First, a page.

Beetle Bailey, which started as a college-themed strip in 1950, debuted inauspiciously in 12 newspapers. After six months, it had signed on only 25 clients, and King Features Syndicate considered dropping it. The Korean War was heating up at that time, so Mort Walker decided to have Beetle enlist in the Army. He quickly picked up 100 newspapers. Mort redesigned the cast and a Sunday page was added in 1952. After the Korean War was over, Army brass wanted to tighten up discipline and felt that Beetle Bailey encouraged disrespect for officers. The strip was banned in the Tokyo Stars and Stripes, and the sympathetic publicity rocketed Beetle’s circulation another 100 papers. When Mort won the National Cartoonist Society’s award as the best cartoonist of the year for 1953, Beetle Bailey had become a certified success, with licensed products and a growing list of clients. From 1954 to 1968, the circulation of Beetle Bailey grew from 200 newspapers to 1,100, and many new characters were added to the cast. Today, after more than six decades, Mort Walker’s creation is still one of the most popular comic strips in the world.
Awards and Distinctions:
1953: “Cartoonist of the Year,” National Cartoonists Society ("The Reuben")
1955: Banshee Award, Silver Lady, “Outstanding Cartoonist”
1966: “Best Humor Strip,” National Cartoonists Society
1969: “Best Humor Strip,” National Cartoonists Society
1972: Il Secolo XIX Award, Italy
1975: Adamson Award, “Best International Cartoonist,” Sweden
1977: Power of Printing Award
Elzie Segar Award, “Lifetime Achievement”
1978: “Fourth Estate Award,” American Legion
1979: The Jester, Newspaper Features Council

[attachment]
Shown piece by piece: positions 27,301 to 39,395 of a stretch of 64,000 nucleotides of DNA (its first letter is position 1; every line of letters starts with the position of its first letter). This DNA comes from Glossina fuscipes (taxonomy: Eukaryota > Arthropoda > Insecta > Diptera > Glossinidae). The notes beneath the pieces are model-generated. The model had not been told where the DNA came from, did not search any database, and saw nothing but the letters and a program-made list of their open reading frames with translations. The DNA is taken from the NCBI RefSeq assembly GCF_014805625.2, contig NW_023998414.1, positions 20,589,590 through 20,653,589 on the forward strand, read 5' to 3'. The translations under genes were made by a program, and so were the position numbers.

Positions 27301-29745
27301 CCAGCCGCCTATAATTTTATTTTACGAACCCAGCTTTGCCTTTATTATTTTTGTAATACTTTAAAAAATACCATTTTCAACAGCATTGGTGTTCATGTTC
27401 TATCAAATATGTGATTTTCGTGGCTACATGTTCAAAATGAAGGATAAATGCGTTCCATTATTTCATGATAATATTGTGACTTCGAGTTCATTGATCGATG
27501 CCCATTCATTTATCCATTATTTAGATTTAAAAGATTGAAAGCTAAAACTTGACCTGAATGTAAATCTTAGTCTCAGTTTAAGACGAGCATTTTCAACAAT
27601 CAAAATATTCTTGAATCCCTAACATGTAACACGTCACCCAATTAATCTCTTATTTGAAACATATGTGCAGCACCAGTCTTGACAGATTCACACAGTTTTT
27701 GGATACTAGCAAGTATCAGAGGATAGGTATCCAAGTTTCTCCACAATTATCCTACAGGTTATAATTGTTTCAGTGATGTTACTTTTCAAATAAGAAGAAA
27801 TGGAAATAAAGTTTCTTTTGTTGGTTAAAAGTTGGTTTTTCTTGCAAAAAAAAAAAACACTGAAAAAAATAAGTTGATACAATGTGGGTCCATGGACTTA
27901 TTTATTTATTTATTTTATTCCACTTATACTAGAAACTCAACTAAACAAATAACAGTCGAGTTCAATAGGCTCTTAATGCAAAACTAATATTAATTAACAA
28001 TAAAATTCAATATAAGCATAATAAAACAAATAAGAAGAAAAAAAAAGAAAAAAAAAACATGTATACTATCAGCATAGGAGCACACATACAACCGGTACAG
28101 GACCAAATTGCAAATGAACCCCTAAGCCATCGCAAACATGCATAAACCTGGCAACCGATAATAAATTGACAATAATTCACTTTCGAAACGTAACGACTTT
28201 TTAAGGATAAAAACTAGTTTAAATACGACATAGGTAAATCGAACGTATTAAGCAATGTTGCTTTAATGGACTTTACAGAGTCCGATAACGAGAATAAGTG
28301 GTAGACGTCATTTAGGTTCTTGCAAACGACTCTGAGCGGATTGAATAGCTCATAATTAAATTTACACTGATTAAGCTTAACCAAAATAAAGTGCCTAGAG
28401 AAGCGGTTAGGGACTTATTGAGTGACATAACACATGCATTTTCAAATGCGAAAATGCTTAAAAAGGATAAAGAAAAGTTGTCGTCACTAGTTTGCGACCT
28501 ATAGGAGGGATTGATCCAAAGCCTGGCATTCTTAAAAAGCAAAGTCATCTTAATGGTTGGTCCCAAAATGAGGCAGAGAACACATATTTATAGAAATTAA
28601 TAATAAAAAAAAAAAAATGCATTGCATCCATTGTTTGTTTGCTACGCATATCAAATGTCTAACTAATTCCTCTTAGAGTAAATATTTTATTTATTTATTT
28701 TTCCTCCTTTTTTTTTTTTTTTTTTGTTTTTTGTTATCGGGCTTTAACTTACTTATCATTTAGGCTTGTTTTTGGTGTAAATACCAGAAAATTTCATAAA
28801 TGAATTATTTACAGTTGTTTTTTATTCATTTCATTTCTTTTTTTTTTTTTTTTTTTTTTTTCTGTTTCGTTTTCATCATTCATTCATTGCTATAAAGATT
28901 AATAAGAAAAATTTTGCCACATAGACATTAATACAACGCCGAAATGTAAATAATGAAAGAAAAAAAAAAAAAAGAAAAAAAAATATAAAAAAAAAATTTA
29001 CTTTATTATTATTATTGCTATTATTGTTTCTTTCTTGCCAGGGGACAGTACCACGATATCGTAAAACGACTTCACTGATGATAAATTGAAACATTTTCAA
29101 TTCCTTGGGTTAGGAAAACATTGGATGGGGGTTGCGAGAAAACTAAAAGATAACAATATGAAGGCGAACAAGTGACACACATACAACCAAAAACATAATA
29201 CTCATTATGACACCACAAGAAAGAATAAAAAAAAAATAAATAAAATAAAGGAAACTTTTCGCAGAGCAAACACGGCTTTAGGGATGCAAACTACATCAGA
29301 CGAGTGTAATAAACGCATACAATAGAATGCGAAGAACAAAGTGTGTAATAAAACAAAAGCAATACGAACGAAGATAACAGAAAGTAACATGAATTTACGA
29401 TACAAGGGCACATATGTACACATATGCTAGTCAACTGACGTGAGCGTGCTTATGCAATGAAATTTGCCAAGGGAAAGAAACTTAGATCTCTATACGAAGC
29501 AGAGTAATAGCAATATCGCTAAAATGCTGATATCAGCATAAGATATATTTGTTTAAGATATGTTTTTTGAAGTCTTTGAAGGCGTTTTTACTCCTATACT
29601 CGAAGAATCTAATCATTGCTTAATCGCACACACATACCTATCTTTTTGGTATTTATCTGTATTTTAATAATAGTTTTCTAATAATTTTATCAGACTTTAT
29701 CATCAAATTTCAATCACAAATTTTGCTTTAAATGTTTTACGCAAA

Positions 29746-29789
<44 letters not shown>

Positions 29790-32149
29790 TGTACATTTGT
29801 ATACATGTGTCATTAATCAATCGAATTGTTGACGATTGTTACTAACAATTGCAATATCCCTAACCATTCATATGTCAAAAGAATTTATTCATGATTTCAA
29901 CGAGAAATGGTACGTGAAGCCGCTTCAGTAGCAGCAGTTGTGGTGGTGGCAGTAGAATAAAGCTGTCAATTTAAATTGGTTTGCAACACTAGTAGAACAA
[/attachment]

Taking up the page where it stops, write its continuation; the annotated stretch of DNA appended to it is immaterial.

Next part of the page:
Inkpot Award, San Diego Comic Convention
1980: Faculty Alumni Award, University of Missouri. Scholar in residence
1981: Doctor of Letters, William Penn College
1987: “Man of the Year,” Kappa Sigma Fraternity
1988: Adamson Award Platinum, Sweden
1990: U.S. Army Certificate of Appreciation for Patriotic Civilian Service
1999: Golden T-Square, National Cartoonists Society – 50 years of service, Only second ever to receive award.
1999: Order of Chevalier, French Minister of Culture and Communication
1999: Elzie Segar Award
2000: The Decoration for Distinguished Civilian Service
2010 The Sparky Award, The Cartoon Art Museum
Addison Morton Walker was born in El Dorado, Kan., on Sept. 3, 1923, and had cartooning aspirations at a very young age. “If there is such a thing as being born into a profession, it happened to me,” claimed Mort in the introduction to his autobiography. “From my first breath, all I ever wanted to be was a cartoonist.” He drew cartoons for his school newspaper, The Scarritt Scout, when he was ten. He sold his first cartoon to Child Life magazine at the age of 11. His first comic strip, The Limejuicers, ran in the Kansas City Journal when he was 13. He submitted his first comic strip to a national syndicate at the age of 15 and sold magazine cartoons all over the country. By the time Mort graduated from high school, his work was polished and professional.